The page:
3. Constitutional Amendment imposing 0.125% for conservation – Since this “environment enhancement tax” is in the constitution Jett claims the legislature does not have control. Yet, the legislature has the power to propose three constitutional amendments and could have proposed an amendment to repeal or modify this tax. They weren’t shy about proposing a constitutional amendment for your 2020 ballot to impose a sales tax but claim there is nothing they can do to reduce a sales tax in the constitution. If the legislature proposed eliminating this tax, do you really think the people would say “no” and want to be taxed.

If you are not familiar with the environmental enhancement tax, here is where the money goes: Game and Fish Commission 45%,  Dept. of Parks and Tourism 45%,  Dept. of Heritage 9% and Keep Arkansas Beautiful 1%. By the way, theenvironmental enhancement tax is still imposed on groceries.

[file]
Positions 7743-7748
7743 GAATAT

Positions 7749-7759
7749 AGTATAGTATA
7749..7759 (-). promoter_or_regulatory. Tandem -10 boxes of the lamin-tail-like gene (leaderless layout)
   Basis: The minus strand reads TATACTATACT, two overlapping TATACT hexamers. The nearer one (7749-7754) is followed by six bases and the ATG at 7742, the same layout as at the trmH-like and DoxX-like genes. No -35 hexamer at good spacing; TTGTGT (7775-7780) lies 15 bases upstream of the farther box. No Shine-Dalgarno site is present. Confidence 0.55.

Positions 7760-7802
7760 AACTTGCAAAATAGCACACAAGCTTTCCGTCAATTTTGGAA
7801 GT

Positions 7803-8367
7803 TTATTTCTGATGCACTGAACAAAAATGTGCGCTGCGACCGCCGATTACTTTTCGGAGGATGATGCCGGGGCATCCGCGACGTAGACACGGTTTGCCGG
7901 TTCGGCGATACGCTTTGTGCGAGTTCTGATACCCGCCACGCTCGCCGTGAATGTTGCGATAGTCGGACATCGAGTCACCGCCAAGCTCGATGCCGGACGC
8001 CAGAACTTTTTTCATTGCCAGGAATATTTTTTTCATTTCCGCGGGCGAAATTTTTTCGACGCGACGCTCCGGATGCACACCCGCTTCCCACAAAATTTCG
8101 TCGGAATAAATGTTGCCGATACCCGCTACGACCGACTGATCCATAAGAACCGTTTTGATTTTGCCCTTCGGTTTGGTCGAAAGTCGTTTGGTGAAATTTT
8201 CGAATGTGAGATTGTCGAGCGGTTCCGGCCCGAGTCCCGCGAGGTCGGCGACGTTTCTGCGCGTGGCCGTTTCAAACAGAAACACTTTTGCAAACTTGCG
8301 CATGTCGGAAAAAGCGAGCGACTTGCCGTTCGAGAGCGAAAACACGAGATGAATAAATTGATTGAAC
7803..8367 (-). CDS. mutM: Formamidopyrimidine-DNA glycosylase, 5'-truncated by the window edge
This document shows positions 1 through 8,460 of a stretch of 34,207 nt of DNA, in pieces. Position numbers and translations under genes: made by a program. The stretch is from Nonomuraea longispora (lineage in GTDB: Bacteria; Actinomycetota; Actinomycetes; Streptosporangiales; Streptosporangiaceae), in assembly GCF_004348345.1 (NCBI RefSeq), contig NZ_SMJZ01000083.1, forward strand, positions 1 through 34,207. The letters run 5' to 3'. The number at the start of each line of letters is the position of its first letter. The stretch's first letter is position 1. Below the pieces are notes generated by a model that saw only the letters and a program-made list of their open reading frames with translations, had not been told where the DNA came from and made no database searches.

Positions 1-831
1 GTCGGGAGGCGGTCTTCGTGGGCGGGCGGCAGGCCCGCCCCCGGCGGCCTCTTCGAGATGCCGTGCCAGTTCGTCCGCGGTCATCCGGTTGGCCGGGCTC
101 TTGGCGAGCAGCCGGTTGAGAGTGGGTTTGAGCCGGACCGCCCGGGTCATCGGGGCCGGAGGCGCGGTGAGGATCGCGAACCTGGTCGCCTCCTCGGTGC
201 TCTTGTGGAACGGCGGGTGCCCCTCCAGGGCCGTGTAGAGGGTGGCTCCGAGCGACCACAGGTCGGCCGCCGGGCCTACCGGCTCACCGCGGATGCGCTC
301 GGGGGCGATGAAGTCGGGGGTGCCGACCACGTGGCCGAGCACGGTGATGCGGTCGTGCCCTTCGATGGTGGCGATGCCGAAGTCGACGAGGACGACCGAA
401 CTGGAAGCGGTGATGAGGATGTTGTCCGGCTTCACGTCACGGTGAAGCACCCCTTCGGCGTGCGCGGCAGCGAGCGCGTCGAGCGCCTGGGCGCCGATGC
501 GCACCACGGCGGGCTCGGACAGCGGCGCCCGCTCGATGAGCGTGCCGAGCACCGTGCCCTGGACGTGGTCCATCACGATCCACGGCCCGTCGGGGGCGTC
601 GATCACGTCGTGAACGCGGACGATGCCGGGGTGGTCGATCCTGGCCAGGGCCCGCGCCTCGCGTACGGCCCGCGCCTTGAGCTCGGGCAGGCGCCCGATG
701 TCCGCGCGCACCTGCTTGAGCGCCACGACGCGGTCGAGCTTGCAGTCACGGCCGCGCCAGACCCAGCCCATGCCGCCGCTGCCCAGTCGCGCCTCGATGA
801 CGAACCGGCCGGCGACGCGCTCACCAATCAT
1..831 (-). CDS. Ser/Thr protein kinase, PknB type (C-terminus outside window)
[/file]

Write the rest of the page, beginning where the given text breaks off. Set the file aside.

1. 875% sales tax is for public schools – There is no restriction keeping the legislature from repealing the portion of the sales tax going to public schools and providing the same amount from general revenue or some other source of revenue. This is not a question of “can’t” as Jett would lead you to believe, it is just a political question of where the funding should come from. Does anyone remember the supposed $295.4 million surplus the legislature blew though at the end of June?  How about that money?

Conduit For Action is not advocating that any particular part of the sales tax be repealed.  We just know the 6.5% state sales tax is high and must point out the legislature is not restricted in how they reduce the state sales tax. Currently the legislature is exercising control by keeping the sales tax high.

We also note although we are tied with Tennessee, Tennessee does not have an income tax on wages.